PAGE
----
Wednesday March 22, 2023

Life in the lower depths

July 03, 2022

With another increase in the prices of all petroleum products on the first of July, the general sense of gloom over the rising cost of living is sure to deepen. It is becoming harder for the ordinary citizen to bear with the hard decisions that this government is compelled to take in trying to set its economic house in order.

As Finance Minister Miftah Ismail has explained, the petroleum levy has been imposed to revive the IMF programme that was suspended four months ago. Minister of State for Petroleum Musadik Malik has reassured that the new government had stopped the downfall of the country’s fiscal position that was leading it towards default a few weeks ago.

At the same time, of course, the top officials have conceded that with this new price hike, the difficulties of the poor and the middle class would also increase. They have repeatedly acknowledged that tough times are ahead and this period of difficulties may last for three or four months.

But this promise of relief in the near future will be lost on those who are already struggling for survival. In fact, these additional burdens have only added to their almost immortal longings for a life of some ease and dignity. And though the poor may have been accustomed to their misery, there is no way of knowing how this fresh onslaught of monetary distress would affect their lives and social behaviour – in a personal or collective sense.

Last week, I had underlined the role that the rich must play to carry out their obligations towards society as such, particularly in honestly paying the higher taxes being imposed on them (‘A portrait of the rich’, June 26, 2022). I had attempted to enlarge this subject to suggest the launching of a proper study of how the elites had earned their wealth and what they were doing with it, in terms of their lifestyles and social commitments.

This week, let me venture to shift the lens in the opposite direction to grasp an entire vista of abject deprivation in more than a material sense. Again, I must confess that being only a poor scribe, I have no expertise to proficiently investigate the lives of the vast majority of this country that constitutes the poor and the lower middle class.

I am also not sure how this classification is to be defined. Do I, personally, belong to the middle class, just being able to make do and finding it more and more difficult to pay the bills? It is presumed that the middle class is the backbone of the system and plays a key role in advancing social and economic growth. It should also include what we may call the intelligentsia – the educated professionals who lend creativity and purpose to all national endeavours.

Incidentally, we may have some assumptions about how the rich live when we go past their high-walled mansions or have an opportunity to get a glimpse of their gated communities. We see them being driven in their shiny SUVs, at times being followed by armed guards. The lifestyles of the rich and famous may largely remain out of sight but they have a way of showing themselves off.

On the other hand, the natural habitats, so to say, of the poor remain mostly out of sight. A guided tour of the low income neighbourhoods and slums of Karachi would be a revelation for those who live air-conditioned lives. Yet, they are there and in innumerable numbers. Being in their midst would also certify the abominable fact that Pakistan is now not sixth but the fifth most populous country in the world. This is relevant for our economic challenges, though I am not concerned here with the statistical or conceptual intricacies of the economy.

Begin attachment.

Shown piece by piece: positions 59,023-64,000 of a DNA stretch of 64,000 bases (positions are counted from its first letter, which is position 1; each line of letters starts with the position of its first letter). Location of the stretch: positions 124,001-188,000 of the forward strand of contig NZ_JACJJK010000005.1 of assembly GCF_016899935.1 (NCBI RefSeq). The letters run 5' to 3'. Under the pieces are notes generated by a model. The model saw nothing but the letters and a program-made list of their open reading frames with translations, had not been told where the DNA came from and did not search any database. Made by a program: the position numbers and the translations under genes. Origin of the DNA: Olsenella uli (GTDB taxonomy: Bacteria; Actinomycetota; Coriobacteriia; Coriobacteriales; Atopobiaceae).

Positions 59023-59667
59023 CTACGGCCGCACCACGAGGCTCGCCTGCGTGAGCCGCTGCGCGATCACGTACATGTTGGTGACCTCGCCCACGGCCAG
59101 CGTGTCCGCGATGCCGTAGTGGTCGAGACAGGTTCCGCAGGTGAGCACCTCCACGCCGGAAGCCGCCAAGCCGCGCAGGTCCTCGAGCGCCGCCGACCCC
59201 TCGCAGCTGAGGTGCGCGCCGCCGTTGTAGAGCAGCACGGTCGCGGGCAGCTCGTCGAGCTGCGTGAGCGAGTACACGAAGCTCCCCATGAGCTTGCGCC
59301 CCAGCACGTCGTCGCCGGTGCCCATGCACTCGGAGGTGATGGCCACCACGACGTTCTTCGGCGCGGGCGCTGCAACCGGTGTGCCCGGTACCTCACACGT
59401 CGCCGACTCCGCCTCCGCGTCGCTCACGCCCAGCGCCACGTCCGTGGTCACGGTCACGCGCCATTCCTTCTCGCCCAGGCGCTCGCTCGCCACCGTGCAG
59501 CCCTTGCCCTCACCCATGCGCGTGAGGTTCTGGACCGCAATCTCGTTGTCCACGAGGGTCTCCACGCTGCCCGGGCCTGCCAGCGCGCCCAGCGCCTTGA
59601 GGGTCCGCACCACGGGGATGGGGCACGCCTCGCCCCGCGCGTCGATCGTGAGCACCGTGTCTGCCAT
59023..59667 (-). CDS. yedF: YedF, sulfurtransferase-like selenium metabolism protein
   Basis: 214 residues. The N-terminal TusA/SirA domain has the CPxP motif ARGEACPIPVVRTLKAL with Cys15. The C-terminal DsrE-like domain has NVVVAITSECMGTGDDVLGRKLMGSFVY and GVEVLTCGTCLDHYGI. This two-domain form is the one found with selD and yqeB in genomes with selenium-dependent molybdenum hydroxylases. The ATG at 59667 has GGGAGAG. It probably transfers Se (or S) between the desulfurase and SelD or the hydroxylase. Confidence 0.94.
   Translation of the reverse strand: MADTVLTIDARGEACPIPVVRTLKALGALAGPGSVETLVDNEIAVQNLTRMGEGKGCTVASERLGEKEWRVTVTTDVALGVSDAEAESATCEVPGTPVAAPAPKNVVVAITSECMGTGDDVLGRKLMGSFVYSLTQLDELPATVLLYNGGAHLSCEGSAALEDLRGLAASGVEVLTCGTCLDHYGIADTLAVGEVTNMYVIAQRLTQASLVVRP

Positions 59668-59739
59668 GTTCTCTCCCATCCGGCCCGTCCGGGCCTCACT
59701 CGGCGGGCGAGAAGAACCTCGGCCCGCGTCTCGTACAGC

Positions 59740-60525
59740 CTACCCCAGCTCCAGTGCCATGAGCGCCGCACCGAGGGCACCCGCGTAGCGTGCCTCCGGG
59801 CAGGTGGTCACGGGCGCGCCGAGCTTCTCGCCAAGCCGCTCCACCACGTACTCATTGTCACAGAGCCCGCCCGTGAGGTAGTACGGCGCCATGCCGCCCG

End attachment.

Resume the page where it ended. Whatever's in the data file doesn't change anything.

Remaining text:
Frankly, the thoughts I am sharing here were prompted by a few human encounters and stories some friends related about the privations of those who came to them for help. The stories are invariably heartrending. And there is not much that one can do to lessen the pain of some deeply wounded lives. The prices of essential items have risen so sharply that most households in the middle and lower class are not fully able to balance their budgets.

There is little evidence of any seminal discussion on this impoverishment of Pakistani society. It is possible for the rich to become richer in these circumstances, further enhancing the menace of disparity. Consider the example of fuel consumption in the country jumping 20 per cent during the past two months, when the prices were rising precipitously.

What can be the social and political consequences of the current surge in inflation? Does this portend any significant social unrest? Will the kind of disorder that we saw in Karachi, when residents of a locality came out to protest for water shortage and power breakdowns and blocked a main road, increase? Will street crime spread more widely? Will family ties become more brittle, sparking violence and antagonistic discord?

This list of questions can expand. But at one level, it is the mental health situation that is alarming. When people are not able to deal with the realities of their lives, there is likely to be a surge in the number of psychoses, including depression and anxiety disorders. Already, there is a lot of suppressed violence in society.

I will not elaborate but I saw these two headlines in an English daily on Tuesday, both datelined Karachi. One, on the front page: “Mobs lynch two ‘robbers’ to death, critically injure a third”. The other, on the city page: “Robbers kill youth over resistance”. Not very unusual. Yet there are clear signs of more deviant behaviour across the spectrum.

We do not know if the present structure of governance has any scope or capacity for social research to help develop viable strategies for maintaining peace, order and harmony in society. And are the rich, in their own vested interest, cognizant of the gathering storm?

The writer is a senior journalist. He can be reached at: ghazi_salahuddin@